Duration Still Matters, Despite Low Yields
Meanwhile, central banks are anchoring key rates at historic lows. Investors worry that today’s low yields will limit downside protection going forward. They’re concerned that government bonds will have less room to rally during risk-off periods—and that returns will be commensurately curtailed. This fear is especially prevalent in the US, where 10-year Treasury yields below 1% are new territory.
But historical experience shows that low or even negative yields do not eliminate the buffer provided by holding duration (interest-rate risk). During the most recent downturn, at a time when German Bund yields were –0.5%, an allocation to government bonds significantly muted the credit downdraft. Over February and March, a hypothetical portfolio comprising 50% 10-year German Bunds and 50% euro high yield fell 7.6%, compared with the Bloomberg Barclays Euro High Yield Index at –15.0%.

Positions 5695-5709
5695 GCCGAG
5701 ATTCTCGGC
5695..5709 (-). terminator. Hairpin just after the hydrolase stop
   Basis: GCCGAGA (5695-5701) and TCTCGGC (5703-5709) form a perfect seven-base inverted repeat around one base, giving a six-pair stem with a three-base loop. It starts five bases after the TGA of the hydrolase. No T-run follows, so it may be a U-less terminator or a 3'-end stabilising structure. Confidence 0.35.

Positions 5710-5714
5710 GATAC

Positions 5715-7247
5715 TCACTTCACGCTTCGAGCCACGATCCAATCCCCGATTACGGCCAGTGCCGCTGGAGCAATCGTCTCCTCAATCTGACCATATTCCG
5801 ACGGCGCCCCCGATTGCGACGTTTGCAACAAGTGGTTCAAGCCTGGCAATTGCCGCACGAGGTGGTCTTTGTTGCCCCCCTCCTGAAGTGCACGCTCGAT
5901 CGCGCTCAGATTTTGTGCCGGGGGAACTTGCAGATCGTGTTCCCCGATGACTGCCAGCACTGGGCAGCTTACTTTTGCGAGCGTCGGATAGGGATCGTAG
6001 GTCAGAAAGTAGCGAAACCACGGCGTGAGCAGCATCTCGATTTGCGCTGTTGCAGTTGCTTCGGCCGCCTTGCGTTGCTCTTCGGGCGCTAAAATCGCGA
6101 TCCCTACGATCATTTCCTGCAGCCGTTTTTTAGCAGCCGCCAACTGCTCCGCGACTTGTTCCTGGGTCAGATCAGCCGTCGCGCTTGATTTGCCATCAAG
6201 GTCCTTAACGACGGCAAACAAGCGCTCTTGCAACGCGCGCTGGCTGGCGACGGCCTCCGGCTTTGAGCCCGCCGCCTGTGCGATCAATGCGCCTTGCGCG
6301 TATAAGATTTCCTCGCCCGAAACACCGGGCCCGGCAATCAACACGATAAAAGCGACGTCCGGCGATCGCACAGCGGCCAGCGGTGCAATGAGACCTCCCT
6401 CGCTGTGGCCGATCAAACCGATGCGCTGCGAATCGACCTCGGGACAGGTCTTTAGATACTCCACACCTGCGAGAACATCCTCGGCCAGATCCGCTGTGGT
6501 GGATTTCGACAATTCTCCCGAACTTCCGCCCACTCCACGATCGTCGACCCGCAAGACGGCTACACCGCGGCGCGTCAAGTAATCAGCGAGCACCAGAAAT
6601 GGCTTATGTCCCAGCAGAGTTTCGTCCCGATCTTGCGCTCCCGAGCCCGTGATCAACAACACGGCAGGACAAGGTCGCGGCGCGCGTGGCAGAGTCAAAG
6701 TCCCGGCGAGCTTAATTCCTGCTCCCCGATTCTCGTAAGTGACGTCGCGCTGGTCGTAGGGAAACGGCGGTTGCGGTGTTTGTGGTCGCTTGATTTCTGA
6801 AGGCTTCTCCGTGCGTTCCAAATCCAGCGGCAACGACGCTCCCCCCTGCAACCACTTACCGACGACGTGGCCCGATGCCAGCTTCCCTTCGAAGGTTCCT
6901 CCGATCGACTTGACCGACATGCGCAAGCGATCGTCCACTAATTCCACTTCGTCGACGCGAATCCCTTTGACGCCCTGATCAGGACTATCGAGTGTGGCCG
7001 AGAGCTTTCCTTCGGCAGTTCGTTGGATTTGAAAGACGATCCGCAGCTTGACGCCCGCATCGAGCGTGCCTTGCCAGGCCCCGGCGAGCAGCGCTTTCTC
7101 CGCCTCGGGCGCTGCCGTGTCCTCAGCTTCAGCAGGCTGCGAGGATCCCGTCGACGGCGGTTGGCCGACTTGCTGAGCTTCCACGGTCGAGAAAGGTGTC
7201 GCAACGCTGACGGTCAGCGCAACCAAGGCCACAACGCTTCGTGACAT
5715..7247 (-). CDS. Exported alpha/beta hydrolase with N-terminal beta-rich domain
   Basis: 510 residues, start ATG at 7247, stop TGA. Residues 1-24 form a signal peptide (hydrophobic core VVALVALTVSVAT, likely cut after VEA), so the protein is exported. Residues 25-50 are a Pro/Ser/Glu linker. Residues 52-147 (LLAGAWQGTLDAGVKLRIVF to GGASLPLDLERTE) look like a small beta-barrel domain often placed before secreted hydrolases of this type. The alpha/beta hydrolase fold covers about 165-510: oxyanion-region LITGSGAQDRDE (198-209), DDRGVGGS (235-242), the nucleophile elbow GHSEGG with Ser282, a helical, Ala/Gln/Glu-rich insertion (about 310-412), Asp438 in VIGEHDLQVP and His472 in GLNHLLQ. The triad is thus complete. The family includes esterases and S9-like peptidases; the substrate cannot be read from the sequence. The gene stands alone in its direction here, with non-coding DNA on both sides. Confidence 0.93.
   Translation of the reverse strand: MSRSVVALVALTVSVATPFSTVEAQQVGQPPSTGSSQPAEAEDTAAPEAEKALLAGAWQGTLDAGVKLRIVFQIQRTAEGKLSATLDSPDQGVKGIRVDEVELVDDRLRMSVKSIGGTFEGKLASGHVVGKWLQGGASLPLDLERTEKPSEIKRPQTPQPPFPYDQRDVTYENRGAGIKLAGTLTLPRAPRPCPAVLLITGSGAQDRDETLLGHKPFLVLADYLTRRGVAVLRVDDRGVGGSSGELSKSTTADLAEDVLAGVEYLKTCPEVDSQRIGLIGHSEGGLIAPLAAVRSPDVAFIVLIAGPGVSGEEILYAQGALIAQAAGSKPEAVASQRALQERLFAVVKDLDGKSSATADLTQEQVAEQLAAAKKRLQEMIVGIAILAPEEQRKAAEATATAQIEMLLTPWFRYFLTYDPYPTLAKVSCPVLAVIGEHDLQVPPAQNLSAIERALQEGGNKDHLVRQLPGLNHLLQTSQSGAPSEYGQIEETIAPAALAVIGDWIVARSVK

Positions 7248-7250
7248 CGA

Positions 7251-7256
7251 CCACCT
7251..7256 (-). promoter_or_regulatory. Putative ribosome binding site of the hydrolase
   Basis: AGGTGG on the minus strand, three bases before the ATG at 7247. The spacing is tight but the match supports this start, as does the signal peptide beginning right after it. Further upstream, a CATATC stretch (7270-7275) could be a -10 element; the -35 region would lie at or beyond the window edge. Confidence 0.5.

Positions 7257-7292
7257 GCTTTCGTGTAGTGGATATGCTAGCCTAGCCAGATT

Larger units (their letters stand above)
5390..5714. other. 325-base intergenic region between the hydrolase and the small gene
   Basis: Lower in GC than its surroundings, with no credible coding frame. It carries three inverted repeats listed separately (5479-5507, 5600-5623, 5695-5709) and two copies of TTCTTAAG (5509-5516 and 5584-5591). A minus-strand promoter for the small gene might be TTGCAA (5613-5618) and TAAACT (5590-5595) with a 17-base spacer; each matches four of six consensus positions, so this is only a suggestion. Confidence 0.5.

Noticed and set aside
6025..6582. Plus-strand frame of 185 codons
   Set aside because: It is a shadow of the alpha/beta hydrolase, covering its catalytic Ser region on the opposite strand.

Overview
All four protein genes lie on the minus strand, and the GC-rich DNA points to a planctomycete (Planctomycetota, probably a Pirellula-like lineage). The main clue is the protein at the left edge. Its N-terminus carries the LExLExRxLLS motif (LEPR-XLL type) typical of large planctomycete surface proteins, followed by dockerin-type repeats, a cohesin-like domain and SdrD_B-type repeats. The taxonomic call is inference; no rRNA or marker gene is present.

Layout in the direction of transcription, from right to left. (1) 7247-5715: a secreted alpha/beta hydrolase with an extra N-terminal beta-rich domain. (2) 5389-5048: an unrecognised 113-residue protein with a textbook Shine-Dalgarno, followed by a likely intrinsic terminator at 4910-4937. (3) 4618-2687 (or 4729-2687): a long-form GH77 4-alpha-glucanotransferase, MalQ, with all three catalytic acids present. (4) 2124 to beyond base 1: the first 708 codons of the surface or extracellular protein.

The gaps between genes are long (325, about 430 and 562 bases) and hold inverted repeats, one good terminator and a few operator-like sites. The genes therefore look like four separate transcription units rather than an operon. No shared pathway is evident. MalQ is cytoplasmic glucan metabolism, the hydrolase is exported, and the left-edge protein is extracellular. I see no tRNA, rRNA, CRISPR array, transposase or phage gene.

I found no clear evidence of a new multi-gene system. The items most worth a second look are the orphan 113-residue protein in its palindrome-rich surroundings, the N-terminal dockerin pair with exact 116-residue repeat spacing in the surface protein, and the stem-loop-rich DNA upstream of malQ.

Nor do low yields necessarily translate into low returns. Japan, for instance, has a long history of extremely low yields (Display). For 11 of the last 12 years, the yield on the 10-year Japanese government bond was less than 1%. In contrast, returns over the same period averaged more than twice as much and, in fact, rarely matched starting yield levels.
Accordingly, we believe it’s a mistake to forgo interest-rate risk, particularly with further volatility likely in the months to come.
Credit Looks Compelling, Even as Defaults Rise
We think continued central bank support and ultralow government bond yields will drive strong demand for higher-yielding credit sectors, even as fundamental conditions appear to deteriorate in the corporate market.